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Robert Frost once answered a similar question with the statement: "If I wanted you to know I'd had told you in the poem." Feelings from poetry are intensely personal, and a poem that creates deep feelings in one may leave another cold. For "Stopping by Woods on a Snowy Evening," the feelings include nostalgia, desire, sadness, joy, appreciation of beauty... the list goes on.
The poem certainly has a hint of sadness in it. The narrator wants to sit and admire the woods, but he needs to travel to fulfil his obligations. He has no leisure time, and even his horse is impatient, wanting to continue. Life doesn't give people many choices, and many times pleasure must be put off for business. The narrator realizes this and deliberately steals some time to enjoy the sight of the snowy woods.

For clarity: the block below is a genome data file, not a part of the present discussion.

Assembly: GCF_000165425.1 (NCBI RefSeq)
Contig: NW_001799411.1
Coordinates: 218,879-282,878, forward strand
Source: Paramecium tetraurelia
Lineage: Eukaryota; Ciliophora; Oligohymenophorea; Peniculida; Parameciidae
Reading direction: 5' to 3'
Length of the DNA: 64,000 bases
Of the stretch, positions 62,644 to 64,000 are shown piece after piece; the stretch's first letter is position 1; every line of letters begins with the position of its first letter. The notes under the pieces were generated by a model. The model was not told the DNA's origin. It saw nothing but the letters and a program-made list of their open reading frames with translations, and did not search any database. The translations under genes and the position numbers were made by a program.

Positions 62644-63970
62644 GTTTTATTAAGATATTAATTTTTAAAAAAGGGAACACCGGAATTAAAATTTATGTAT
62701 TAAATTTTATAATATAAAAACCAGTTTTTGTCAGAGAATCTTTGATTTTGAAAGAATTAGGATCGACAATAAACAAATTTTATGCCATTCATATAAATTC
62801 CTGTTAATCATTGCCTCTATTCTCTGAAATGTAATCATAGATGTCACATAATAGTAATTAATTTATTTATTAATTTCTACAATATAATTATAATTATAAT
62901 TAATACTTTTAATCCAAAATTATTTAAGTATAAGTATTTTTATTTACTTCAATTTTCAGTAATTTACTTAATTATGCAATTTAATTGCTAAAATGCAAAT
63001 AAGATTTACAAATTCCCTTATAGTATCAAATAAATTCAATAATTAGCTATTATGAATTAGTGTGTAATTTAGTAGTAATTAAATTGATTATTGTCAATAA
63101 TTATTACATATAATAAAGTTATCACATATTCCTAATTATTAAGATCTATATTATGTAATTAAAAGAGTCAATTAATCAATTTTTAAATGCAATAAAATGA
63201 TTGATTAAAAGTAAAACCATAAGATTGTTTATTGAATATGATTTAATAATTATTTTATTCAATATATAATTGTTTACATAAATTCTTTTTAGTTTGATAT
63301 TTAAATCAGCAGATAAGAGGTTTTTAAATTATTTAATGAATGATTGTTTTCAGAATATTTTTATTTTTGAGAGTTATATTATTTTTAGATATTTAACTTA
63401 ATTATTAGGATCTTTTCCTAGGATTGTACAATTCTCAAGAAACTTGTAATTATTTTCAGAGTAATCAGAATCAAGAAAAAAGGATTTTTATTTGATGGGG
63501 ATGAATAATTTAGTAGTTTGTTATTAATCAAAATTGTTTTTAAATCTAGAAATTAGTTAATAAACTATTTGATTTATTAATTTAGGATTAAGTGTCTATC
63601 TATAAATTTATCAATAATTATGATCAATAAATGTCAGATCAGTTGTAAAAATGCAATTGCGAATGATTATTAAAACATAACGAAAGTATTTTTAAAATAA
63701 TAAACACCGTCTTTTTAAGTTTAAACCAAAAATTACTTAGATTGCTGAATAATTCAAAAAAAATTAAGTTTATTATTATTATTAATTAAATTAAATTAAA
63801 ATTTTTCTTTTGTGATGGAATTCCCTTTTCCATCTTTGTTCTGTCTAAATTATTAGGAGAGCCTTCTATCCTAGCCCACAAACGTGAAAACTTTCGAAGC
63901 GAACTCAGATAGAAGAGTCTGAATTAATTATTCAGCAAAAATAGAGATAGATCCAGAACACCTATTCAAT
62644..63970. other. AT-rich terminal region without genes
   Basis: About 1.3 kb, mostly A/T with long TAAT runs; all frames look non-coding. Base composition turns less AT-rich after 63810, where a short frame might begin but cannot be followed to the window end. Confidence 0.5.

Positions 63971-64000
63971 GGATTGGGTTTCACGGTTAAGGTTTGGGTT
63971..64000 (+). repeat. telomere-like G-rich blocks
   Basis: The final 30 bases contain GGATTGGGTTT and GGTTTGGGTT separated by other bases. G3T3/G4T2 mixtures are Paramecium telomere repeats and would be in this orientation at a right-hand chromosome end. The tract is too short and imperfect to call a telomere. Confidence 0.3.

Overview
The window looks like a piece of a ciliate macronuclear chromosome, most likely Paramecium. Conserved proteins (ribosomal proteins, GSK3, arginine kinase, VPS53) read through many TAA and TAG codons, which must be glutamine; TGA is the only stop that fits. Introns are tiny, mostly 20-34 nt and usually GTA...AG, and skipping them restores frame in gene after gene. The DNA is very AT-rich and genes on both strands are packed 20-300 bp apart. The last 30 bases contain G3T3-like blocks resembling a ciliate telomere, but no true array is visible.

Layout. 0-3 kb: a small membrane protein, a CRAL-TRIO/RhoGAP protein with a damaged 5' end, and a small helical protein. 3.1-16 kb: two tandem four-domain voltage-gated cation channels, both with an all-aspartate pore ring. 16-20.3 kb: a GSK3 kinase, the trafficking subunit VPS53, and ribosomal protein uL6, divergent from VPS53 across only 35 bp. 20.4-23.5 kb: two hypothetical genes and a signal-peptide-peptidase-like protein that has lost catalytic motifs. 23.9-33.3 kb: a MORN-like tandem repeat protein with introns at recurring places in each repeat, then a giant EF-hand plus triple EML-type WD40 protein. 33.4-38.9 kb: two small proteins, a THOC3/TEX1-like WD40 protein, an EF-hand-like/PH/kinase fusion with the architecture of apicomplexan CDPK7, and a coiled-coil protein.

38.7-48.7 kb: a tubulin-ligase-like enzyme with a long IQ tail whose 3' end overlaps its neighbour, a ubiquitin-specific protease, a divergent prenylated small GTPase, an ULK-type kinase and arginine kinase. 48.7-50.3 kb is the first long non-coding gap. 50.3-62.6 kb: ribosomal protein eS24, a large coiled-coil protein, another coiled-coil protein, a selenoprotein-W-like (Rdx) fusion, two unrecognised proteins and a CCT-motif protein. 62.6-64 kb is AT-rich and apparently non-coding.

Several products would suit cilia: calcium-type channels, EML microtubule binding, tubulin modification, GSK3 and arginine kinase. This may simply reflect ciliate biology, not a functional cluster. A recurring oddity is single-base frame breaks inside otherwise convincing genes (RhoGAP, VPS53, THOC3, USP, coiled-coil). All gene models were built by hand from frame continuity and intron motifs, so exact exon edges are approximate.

Another feeling that might be created is envy; the narrator is envious of the person who owns the woods and yet does not appreciate them properly:
Whose woods these are I think I know.
His house is in the village, though;
(Frost, "Stopping by Woods on a Snowy Evening," eNotes eText)
If the narrator owned these woods, he would live inside it, experiencing nature through his love of natural beauty. The reader is invited to sympathize with the narrator and develop a desire for a simpler life, devoid of the constant distractions of civilization and obligation.
In the end, the feelings that come from the poem are personal, and no two people will feel the same after reading it.
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